If you are new to Python or to programming in general, note that any line beginning with # is a comment. This is strictly for human benefit; the Python interpreter completely ignores these lines. Comments help you know what you were thinking when you review your code later; they make it easier to find sections containing specific functionality; and they make your code more readable. So if you don’t have a habit of commenting code, or if you’re just beginning, cultivate the habit.

Line by line, here’s what’s happening. Import of necessary modules first…

import RPi.GPIO as GPIO: We need to import the GPIO module before we can use it. We import it with its name, RPi.GPIO (capitalizaion is important); but we don’t want to have to type out that whole clumsy name every time we use the module. So we import it as GPIO. This gives it an alias that we can use to refer to it; we can now call GPIO module simply by typing GPIO, instead of its longer proper name.

import time: Import the time module so we can run timers, to make things happen in intervals of seconds (more on this later)

GPIO.setmode(GPIO.BCM): Set the GPIO numbering mode to the BCM numbering scheme. If we’d choose the other option, GPIO.setmode(GPIO.BOARD) , then we’d use the “Pin number” rather than the “GPIO Number” in the schematic above. If you want to read more, this article explains it well.

GPIO.setwarnings(False): The very first time we initialize GPIO pins using GPIO.setup(), we will get no warnings because the pin is not setup and is open for new instructions. However, when we run the GPIO.setup() function on pins that have already been initialized, the GPIO module throws a warning that the pin is already in use. By ignoring these warnings, we get to quietly over-write any pin setup that exists. The other option would be to add the GPIO.cleanup() function just before the program exits so the script has a clean slate to start with each time; in some cases this probably would be a better choice, but for this project I want the pins to stay initialized between program runs so that the relay board keeps getting the High input it needs to keep the relay switched off.

pins = [17,18]: Initialize a Python list containing a list of the numbers of GPIO ports we want to initialize in the for loop that follows. For now we’re only going to work with pins 17 and 18 but in the future we can easily add more numbers to our list, or change them if needed.

for pin in pins: (etc): We’re running a for loop on our “pins” list. For each pin found in the list that we named pins, the program will do two things:

GPIO.setup(pin,GPIO.OUT): Tell the Raspberry Pi that we want it to initialize the pin to be used as an output.

GPIO.output(pin,1): The “1” designation is a shorter way to say GPIO.HIGH. 1 is High and 0 is Low. When this command is run, the pin begins putting out +5V.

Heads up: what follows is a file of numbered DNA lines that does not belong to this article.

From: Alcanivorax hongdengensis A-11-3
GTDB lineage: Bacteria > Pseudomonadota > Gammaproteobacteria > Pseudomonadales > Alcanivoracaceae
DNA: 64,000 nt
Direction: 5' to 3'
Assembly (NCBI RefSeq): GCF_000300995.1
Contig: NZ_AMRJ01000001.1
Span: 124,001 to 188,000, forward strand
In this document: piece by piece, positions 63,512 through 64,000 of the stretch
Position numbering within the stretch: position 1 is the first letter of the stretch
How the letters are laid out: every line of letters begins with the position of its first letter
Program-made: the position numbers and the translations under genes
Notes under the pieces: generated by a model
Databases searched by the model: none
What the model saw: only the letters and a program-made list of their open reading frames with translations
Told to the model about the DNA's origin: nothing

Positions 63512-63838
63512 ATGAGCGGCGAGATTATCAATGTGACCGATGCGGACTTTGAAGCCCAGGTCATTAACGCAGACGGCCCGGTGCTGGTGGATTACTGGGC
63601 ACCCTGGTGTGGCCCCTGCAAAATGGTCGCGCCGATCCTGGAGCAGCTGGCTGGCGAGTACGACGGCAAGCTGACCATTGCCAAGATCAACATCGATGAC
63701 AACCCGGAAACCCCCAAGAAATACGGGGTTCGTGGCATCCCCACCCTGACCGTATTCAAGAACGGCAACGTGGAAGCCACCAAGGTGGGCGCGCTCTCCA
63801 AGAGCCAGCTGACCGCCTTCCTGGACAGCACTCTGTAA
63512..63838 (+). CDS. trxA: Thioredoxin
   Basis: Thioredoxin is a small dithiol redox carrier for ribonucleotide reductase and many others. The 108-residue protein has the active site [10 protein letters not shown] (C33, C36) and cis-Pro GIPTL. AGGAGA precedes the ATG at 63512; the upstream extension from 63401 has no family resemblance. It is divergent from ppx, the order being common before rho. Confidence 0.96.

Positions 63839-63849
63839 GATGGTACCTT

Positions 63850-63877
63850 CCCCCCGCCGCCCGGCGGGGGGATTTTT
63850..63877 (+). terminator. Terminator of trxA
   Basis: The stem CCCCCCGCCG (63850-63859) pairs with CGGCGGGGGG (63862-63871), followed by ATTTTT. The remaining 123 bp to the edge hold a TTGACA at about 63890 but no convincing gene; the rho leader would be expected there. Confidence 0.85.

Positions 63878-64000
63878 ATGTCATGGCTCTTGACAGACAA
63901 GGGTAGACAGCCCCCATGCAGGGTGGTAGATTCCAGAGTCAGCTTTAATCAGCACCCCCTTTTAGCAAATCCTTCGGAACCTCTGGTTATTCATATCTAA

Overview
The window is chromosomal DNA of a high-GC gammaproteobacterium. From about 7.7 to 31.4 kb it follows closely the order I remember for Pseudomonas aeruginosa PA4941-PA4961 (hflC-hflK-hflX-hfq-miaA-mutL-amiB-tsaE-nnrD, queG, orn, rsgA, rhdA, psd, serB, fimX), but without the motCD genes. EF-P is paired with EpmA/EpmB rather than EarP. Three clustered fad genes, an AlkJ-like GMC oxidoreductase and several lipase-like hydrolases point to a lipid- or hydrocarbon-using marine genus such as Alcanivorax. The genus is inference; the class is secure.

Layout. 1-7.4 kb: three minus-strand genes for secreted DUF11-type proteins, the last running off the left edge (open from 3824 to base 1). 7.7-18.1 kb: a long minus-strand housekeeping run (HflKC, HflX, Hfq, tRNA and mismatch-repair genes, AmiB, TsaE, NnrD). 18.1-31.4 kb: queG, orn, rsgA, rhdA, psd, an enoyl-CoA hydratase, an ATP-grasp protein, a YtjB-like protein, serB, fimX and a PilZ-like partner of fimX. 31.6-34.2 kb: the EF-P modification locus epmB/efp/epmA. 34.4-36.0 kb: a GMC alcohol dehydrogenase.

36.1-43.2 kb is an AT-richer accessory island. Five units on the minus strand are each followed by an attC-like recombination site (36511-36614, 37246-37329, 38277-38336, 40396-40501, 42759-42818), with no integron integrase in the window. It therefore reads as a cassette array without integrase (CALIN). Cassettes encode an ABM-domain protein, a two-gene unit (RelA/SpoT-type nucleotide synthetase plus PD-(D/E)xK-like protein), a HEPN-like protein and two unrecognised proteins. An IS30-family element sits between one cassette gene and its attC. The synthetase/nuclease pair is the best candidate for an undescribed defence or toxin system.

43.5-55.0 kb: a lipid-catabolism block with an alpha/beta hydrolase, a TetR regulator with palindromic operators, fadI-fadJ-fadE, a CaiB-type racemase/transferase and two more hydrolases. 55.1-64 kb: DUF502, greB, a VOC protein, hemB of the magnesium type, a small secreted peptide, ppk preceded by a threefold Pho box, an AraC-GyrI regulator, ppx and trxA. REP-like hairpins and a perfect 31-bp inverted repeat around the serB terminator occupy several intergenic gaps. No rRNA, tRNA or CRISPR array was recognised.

runcycles, ontime, and offtime: These three variables will control the run behaviour. The while loop below these lines will use these variables to turn the relay on and off the specified number of cycles; the relay will remain on for the number of seconds specified, then turn off for the specified time before turning back on. For testing purposes we’ll make the script get done quickly; so we’ll turn on for five seconds, off for one second, etc, until we’ve completed three cycles.

cycle = 0: Initialize a variable to use as an iterator in the while loop below. We need a way to keep track of how many cycles have been completed.

while cycle < runcycles: This while loop should be fairly easy to follow through. If the number of run cycles completed is less than the number requested, the following is performed:

    1. Add 1 to the cycle iterator
    2. Set GPIO pin 17 Low to turn on the relay
    3. Print output to the terminal
    4. Sleep for the time specified in the “ontime” variable
    5. Set GPIO 17 High again to shut off the furnace
    6. If the number of heating cycles completed is equal to the number requested, exit (break) the while loop. Note that when this happens, we exit the while loop immediately without executing the code that follows below.
    7. Print information to the terminal regarding cycles completed and number still to go
    8. Sleep for the time prescribed in the “offtime” variable

print(“Heat cycles completed.”): This is printed to the terminal just before program exit.

Here’s a clip showing this code at work. It’s hard to describe the sense of satisfaction that comes from watching code do real physical work! Expand the view to be able to read code and terminal output.

It soon became obvious that this code needed some refining. For one thing, if I wanted to stop the script by pressing Ctrl C, I’d get the usual Python keyboard interrupt traceback — and if the heat was on when I hit Ctrl C, it would remain on because the GPIO pins remain in their High or Low state until commanded to do otherwise — and by interrupting the program during a heat run, heat would remain on indefinitely. I decided to add a try: except block that would shut down the heat and exit the script cleanly on a Ctrl C press. Also, instead of having to figure out how many seconds we want to have the furnace be on and off in each run cycle, why not enter minutes into those variables and have the computer figure out the sleep time seconds for us.